Tuesday, August 28, 2012

295 (2012 #40). Unbroken

by Laura Hillenbrand,
read by Edward Herrmann

This is the inspiring true story of Louis Zamperini, Olympic athlete and World War II hero. This amazing man, born in New York in January 1917 of Italian immigrant parents, died in 2014 at age 97.5.

Zamperini’s family moved to California when he was young, and he became a running sensation, thanks to a hip anomaly that gave him a longer stride. He made the 1936 Olympic team, where one of his roommates in Berlin was Jesse Owens. Unfortunately, he overate on the ship heading to the Games and gained 12 pounds, finishing eighth in the 5000 meter race – but catching the attention of Hitler for his final 56-second lap.

Zamperini joined the Army Air Force and attended bombardier school in November 1941, at Ellington Field in Houston, Texas (where my dad trained about ten years later for the Korean War). He was sent to the Pacific front where he flew a number of missions, including a rescue that went awry. His search plane crashed, and only three of the eleven crew members survived. He and the pilot ultimately spent 47 days on a raft, outlasting sharks, thirst, hunger, and a strafing by the Japanese. Unfortunately, they were prisoners of war of the Japanese for over two years, enduring much worse.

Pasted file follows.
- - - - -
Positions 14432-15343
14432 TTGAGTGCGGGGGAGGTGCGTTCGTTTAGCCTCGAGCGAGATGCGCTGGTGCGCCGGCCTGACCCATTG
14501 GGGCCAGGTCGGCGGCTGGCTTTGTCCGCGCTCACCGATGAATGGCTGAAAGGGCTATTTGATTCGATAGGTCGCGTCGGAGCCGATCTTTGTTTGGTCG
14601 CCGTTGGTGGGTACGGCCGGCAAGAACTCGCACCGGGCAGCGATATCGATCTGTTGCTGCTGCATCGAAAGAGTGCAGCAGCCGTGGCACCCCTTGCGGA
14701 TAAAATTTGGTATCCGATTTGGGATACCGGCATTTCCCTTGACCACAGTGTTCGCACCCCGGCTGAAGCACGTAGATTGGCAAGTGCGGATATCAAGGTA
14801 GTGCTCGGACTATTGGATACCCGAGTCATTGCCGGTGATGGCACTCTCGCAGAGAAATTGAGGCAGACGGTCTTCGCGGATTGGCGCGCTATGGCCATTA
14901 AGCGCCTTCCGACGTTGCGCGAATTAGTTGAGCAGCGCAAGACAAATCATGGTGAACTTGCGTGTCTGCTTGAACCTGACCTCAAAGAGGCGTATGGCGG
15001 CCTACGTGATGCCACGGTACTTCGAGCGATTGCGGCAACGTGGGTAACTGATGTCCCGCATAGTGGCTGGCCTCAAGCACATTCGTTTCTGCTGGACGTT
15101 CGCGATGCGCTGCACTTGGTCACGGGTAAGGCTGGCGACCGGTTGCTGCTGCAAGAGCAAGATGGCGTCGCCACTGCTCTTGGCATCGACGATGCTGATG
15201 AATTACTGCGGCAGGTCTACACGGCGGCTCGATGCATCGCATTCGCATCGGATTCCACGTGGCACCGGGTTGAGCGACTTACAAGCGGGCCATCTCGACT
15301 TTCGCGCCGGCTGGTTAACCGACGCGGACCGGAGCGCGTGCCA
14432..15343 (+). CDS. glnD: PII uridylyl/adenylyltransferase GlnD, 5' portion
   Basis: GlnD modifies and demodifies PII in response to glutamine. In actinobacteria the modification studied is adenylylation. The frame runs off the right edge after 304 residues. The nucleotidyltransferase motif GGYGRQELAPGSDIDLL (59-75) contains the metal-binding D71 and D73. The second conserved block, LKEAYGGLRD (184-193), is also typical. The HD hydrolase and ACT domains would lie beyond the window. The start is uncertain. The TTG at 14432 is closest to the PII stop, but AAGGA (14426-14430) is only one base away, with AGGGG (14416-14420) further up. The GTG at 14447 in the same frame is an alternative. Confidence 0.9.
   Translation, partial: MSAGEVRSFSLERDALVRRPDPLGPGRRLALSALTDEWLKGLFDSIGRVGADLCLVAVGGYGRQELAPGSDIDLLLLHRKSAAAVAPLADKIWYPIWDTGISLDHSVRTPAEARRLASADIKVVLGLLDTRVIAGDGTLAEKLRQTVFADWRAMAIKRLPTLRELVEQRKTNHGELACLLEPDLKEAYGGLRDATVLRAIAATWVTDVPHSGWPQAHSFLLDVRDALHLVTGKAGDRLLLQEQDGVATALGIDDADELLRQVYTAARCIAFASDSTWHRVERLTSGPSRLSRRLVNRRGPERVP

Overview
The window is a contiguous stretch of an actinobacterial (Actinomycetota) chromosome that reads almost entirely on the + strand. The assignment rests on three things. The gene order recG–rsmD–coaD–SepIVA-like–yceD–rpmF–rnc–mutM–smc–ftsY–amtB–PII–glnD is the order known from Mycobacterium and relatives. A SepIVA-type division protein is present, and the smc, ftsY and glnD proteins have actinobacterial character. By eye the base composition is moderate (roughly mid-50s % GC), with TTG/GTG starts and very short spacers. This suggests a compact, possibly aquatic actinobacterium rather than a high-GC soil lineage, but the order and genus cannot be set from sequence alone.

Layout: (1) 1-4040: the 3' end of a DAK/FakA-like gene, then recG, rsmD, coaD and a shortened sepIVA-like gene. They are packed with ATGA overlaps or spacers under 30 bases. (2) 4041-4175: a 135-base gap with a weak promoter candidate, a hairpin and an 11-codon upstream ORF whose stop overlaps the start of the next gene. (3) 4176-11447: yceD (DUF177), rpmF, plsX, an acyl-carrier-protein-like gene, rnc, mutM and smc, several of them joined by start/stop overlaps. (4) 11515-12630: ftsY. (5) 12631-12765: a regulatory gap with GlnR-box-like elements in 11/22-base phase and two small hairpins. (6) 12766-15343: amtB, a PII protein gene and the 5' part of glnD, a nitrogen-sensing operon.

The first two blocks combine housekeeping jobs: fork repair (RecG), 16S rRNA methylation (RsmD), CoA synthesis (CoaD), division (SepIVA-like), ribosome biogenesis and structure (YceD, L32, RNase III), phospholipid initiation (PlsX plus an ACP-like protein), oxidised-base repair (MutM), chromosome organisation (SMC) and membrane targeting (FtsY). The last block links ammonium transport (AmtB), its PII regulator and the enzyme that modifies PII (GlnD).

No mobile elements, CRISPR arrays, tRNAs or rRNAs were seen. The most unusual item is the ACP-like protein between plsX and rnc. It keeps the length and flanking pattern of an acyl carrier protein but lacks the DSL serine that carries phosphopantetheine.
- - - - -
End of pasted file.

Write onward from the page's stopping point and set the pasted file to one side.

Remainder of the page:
The book is subtitled “A World War II Story of Survival, Resilience, and Redemption,” and that’s exactly what it is. Zamperini’s post-war life is almost as interesting as his adventures, and he has much to teach us, especially about forgiveness.

Author Laura Hillenbrand, who wrote the bestseller Seabiscuit, has done extensive research for this book, yet written the nonfiction in a way that flows and compels. This amazing story pulls the reader in and makes one grateful for the sacrifices of our military. Well-known actor Edward Hermann is outstanding as the narrator for the audiobook version. The print version has maps, photographs of Louis and others in his story, extensive end notes, and an index. Recommended without reservations.

© Amanda Pape - 2012

[The audiobook, and a print copy for reference, were borrowed from and returned to my local public library and my university library respectively.]

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